Swim Lessons

by Josie Sigler

Grandma left to get the towels, Jimmie
and me on the muddy bank of Uncle Ed’s
back cut in the shade of the old boat house:

Jimmie crows, Grandma only has to teach
you to swim because your momma is a drunk.
His daddy, my uncle, tried summer before

throwing me off the rickety wooden dock, all
the peonies in the yard glaring at him as I fell,
slow-motion, to the swallowing water.

My mother laughing as my head surfaced, hair
pushed down like a drenched rat but when I was
a baby, she put me on my back in the water gentle,

said "find the octopus on the ceiling, white-pool ceiling
with dark beams, and I searched like something
fed on white, but that was before Jimmy your momma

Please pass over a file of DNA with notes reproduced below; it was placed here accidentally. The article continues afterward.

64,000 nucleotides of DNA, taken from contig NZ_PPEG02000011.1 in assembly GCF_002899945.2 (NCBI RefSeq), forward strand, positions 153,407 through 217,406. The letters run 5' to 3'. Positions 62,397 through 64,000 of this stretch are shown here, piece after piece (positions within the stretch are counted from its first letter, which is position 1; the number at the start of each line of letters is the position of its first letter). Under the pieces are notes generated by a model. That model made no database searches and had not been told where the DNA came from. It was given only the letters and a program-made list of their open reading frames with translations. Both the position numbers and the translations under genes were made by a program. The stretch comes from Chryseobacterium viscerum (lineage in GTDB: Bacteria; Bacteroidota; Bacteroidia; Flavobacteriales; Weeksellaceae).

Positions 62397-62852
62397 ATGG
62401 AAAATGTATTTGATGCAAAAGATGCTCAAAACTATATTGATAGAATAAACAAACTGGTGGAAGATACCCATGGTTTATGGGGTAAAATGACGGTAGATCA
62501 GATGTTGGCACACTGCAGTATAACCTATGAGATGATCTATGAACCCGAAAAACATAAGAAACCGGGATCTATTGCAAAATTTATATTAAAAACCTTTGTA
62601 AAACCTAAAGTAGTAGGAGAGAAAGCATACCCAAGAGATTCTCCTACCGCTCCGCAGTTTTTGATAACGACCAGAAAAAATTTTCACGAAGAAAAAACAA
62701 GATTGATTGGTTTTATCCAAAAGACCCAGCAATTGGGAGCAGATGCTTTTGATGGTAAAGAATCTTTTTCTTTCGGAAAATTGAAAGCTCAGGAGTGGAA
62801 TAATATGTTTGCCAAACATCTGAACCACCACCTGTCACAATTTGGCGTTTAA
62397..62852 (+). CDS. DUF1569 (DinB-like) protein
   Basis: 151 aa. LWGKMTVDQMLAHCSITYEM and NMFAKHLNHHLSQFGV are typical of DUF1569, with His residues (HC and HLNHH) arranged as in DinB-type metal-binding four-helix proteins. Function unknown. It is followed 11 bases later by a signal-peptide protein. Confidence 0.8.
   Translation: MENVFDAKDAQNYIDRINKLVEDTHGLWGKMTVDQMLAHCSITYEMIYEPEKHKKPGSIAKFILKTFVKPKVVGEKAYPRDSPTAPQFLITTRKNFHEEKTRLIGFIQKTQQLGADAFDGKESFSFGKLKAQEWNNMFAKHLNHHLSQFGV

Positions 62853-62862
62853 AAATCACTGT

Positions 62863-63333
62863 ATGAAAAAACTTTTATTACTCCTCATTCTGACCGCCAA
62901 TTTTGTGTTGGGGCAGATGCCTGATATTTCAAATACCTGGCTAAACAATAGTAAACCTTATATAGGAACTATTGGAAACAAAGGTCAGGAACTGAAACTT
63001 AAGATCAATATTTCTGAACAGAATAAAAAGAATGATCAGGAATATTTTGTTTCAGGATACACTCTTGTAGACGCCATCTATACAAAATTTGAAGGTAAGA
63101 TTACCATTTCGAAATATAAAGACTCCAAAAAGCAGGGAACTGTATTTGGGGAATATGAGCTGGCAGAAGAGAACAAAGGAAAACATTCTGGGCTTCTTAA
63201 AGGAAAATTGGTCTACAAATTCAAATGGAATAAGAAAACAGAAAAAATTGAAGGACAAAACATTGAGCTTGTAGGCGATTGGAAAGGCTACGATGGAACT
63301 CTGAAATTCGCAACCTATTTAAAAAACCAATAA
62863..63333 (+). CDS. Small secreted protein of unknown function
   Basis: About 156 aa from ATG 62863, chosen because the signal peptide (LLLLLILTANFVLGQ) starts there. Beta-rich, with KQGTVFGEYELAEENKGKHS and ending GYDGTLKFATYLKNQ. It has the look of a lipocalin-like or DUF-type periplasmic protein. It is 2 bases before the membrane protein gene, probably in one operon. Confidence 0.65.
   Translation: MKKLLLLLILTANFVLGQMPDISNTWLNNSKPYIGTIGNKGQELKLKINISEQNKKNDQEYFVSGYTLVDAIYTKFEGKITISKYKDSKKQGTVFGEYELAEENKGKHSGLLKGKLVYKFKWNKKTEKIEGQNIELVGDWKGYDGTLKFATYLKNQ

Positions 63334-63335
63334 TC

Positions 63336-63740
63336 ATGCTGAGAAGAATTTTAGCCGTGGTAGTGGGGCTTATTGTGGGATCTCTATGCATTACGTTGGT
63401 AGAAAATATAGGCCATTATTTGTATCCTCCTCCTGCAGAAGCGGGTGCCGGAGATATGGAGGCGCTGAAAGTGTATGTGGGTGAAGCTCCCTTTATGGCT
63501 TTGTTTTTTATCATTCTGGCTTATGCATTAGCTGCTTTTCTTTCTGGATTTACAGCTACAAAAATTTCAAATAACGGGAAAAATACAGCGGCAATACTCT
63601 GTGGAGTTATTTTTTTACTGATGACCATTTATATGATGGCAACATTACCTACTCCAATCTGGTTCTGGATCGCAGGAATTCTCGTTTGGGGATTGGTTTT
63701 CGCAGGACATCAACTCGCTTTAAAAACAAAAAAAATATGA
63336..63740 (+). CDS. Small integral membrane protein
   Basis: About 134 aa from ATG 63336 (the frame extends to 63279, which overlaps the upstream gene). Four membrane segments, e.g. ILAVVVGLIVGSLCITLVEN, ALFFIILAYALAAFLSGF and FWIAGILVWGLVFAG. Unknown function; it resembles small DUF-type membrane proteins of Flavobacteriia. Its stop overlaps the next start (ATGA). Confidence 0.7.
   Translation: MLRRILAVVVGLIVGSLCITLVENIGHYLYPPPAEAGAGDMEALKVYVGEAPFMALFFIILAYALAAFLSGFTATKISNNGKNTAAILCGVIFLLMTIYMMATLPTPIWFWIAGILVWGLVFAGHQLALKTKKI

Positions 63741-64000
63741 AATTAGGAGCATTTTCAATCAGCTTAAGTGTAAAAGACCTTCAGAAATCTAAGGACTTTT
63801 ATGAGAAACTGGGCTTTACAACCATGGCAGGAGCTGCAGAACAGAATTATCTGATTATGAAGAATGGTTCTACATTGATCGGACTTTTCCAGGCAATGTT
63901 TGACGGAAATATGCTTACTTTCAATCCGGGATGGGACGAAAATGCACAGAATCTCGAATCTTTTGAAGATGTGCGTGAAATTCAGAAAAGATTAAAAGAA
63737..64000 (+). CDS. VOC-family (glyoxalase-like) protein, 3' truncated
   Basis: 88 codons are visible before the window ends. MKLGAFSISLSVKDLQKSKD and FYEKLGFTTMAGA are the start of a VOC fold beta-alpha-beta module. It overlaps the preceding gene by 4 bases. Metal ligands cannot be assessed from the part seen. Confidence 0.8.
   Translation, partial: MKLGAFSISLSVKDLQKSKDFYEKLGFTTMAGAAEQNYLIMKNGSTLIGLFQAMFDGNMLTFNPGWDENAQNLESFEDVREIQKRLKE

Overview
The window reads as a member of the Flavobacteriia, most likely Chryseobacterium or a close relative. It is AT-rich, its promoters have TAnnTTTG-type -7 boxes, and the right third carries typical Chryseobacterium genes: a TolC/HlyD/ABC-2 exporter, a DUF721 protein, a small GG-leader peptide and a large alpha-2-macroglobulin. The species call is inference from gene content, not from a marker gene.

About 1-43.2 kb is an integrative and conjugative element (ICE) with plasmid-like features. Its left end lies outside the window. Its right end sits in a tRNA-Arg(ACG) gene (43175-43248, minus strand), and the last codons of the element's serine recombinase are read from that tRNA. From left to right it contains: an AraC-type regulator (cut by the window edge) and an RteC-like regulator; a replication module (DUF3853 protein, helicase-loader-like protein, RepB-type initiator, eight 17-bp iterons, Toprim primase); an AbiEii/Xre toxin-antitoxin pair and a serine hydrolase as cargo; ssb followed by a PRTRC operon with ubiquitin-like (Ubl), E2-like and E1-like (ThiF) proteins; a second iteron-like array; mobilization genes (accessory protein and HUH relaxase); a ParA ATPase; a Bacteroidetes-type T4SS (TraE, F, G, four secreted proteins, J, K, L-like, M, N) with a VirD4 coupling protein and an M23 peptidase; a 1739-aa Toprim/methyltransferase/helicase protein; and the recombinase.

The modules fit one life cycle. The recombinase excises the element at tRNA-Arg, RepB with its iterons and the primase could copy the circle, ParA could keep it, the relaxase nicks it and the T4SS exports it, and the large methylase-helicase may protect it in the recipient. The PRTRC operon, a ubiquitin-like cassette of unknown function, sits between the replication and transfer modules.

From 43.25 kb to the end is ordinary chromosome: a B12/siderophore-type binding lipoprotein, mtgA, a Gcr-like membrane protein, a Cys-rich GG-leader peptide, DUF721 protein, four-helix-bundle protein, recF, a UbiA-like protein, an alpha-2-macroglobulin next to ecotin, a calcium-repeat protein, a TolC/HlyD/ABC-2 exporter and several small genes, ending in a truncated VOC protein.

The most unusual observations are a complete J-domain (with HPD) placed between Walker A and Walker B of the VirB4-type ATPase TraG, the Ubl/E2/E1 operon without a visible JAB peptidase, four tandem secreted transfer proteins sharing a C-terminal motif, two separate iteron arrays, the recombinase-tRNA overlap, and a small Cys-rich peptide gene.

is a drunk-skunk and I forgot how, still,
my grandmother waist-deep in the murk, the firm,
uncompromising hands under the water, it don’t matter

who teaches you, you gotta learn her grip so tight
on one forearm it almost erases Grandma only loves
you because your mother doesn’t and the sky

is deep, has color, is a wound---the line of her eyes
cut through his words relieving a tight-chestedness
the loose thread of a body in water recalls.

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This page contains a single entry by Department of English published on November 27, 2007 11:47 AM.

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